The dolphins and the river have always had a special place in my heart – early on in the whole moving -down-under piece, I was ‘doing it tough’ as they say here – at least, mentally I was – struggling in a corporate comms consultancy job in the city in which I felt hopelessly out of my depth. The Swan River, though, was my friend and every morning I’d cycle her banks along the Riverside Drive cycle path. The river’s great expanse in the city’s heart is one of those things that gives this place its sense of unbidden space, which drew me here in the first instance. I always find comfort in that somehow – a place a man can breathe and dream. I clung to that thought hoping it could somehow free me of the gnawing anxiety that I couldn’t cope in this corporate world I had plunged myself into; free me of the guilt that I had dragged my young family to the other side of the world to live here; free me of the persistent nagging in my head that I was on the brink of falling apart.
Could I somehow be as utterly oblivious and indifferent as its mighty depths to the human throng and manic machinations a few hundred metres away? Usually, I could tap into that notion and steady the sinking feeling that clutched at me every morning I awoke. Except this one wet and blustery morning, I found myself unable to shore up the despair that was beginning to swamp my psyche. The foreboding squall that I could see inexorably rolling across the river wasn’t helping and before I could even think about finding shelter, I was getting absolutely lashed with hard, cold gobbets of rain and was soaked to the skin in seconds. “Great!” I inwardly groaned to myself – a wet commute is a wet commute whether it’s walking down Oxford Street on a dull Manchester autumn day or it’s cycling along a majestic city river-scape in Perth in late winter.
My cycling began to falter – struggling to find the will to turn the pedals over – what about if I just cycled headlong into the river and let it swallow me up? As I pondered this staring at the tea-stained water in front of me, there was suddenly a huge surge in the water literally yards from the riverbank. “What the flippin’ ‘eck was THAT!” I muttered to myself…or words to that effect. The fishing instinct in me completely overrode my maudlin moping and without a thought I leapt off my bike and chucked it on the grass bank to get a better view of what was going on alongside the limestone rocks below. There it was again a quick powerful rush of the water adjacent to the bank for a couple of seconds before abruptly stopping leaving the water bubbling and fizzing. I had read about mulloway, metre-long silvery ‘ghosts’ that skulked around the river bed at night croaking through their swim bladders and feeling for the electric pulses given off by their prey. Such fabled fish lived in the river I had learned – but these were generally nocturnal, stealth ambush predators – there was nothing stealth-like about these violent watery thrusts in plain view on a wet Wednesday morning.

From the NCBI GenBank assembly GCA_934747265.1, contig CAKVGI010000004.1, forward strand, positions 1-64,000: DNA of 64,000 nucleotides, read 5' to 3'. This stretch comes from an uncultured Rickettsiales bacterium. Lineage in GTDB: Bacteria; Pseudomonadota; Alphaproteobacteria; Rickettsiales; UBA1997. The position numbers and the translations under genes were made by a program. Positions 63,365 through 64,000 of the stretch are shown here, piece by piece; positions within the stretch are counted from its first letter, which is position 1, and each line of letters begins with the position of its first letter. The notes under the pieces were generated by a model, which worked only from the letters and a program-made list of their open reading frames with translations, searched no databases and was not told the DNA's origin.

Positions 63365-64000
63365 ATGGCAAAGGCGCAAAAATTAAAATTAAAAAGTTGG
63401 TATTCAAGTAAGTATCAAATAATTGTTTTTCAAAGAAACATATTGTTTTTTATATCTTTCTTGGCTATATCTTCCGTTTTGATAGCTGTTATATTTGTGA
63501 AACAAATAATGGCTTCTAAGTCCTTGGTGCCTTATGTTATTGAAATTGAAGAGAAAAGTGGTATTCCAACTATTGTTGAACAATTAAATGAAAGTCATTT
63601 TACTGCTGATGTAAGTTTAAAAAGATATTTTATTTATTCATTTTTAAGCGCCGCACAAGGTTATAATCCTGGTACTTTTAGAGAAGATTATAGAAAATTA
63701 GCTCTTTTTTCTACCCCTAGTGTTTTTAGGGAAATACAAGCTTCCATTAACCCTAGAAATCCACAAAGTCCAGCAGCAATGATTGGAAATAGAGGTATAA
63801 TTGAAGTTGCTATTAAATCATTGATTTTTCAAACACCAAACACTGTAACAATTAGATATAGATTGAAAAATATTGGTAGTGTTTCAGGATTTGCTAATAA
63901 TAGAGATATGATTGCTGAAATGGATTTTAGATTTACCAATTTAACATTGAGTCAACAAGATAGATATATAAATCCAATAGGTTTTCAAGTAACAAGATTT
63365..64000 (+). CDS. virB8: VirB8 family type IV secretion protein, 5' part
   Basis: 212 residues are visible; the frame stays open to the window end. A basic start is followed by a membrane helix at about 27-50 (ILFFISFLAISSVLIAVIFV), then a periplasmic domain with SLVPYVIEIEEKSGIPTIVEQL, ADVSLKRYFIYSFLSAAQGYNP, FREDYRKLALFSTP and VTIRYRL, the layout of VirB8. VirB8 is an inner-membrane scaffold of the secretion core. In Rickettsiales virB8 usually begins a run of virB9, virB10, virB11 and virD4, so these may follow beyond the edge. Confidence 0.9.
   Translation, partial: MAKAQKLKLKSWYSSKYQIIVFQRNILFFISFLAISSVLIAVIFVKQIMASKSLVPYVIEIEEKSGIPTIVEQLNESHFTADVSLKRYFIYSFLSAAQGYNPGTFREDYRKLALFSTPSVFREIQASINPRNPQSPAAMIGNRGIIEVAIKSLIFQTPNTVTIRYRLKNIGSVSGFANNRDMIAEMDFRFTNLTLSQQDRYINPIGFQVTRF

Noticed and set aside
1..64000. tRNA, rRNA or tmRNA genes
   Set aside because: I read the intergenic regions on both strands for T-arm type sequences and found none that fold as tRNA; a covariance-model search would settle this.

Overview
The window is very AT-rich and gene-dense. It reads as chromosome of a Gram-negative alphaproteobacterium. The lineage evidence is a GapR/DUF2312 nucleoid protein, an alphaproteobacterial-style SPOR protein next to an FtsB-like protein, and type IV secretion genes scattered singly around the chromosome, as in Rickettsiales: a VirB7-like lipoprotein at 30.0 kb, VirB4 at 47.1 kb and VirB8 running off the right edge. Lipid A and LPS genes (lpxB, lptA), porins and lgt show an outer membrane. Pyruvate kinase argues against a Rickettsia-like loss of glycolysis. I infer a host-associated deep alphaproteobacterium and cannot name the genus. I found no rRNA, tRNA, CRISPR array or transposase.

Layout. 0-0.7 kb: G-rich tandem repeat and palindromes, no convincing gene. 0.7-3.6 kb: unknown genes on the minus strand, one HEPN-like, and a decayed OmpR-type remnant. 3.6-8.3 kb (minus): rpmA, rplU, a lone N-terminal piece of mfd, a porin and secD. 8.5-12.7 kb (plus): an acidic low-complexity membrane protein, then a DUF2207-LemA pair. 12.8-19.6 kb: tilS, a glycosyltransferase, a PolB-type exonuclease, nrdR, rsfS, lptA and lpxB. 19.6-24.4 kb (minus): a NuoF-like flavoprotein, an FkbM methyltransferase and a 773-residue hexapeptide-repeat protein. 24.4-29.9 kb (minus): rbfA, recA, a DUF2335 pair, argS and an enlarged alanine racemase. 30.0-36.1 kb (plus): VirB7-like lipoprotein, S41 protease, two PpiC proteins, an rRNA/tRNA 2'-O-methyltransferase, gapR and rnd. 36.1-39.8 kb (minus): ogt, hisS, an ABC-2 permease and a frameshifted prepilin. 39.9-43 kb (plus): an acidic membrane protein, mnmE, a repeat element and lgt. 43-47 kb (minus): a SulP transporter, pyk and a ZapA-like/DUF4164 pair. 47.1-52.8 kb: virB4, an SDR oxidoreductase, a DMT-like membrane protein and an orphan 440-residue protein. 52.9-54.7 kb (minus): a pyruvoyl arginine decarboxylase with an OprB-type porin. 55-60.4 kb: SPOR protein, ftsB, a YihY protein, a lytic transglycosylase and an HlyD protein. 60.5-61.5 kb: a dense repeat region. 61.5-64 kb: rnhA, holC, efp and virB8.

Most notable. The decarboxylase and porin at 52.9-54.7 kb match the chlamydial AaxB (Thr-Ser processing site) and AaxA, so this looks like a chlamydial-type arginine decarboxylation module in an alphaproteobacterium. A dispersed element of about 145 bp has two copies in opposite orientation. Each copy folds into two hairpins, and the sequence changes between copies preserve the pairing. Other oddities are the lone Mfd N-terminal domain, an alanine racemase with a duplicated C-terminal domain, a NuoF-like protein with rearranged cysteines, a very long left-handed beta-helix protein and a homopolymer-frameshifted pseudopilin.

Then the source of the submarine assaults revealed themselves as one of their number broke the surface – to my utter amazement and wonder – a dolphin! As I watched spellbound – having now plonked myself down on the sodden grass, not caring anymore about my sodden strides or being late for work, I could see there was three of them rounding up a school of mullet in the shallows. The pod corralled the panicking school of fish into the bank and then turning and nailing them as they darted to flee along the base of the rock wall. The powerful dolphins were just too explosively quick for the hapless mullet gulping them down like lollies. I gauzed on utterly enthralled, but soon they’d mopped up all their prey and dispersed off to the mass of water dividing the city. That was most definitely one of my “why-I-moved-to-Australia-moments” and it buoyed me sufficiently to get me through the day and a warm memory upon which I draw on this day if needing a mental lift.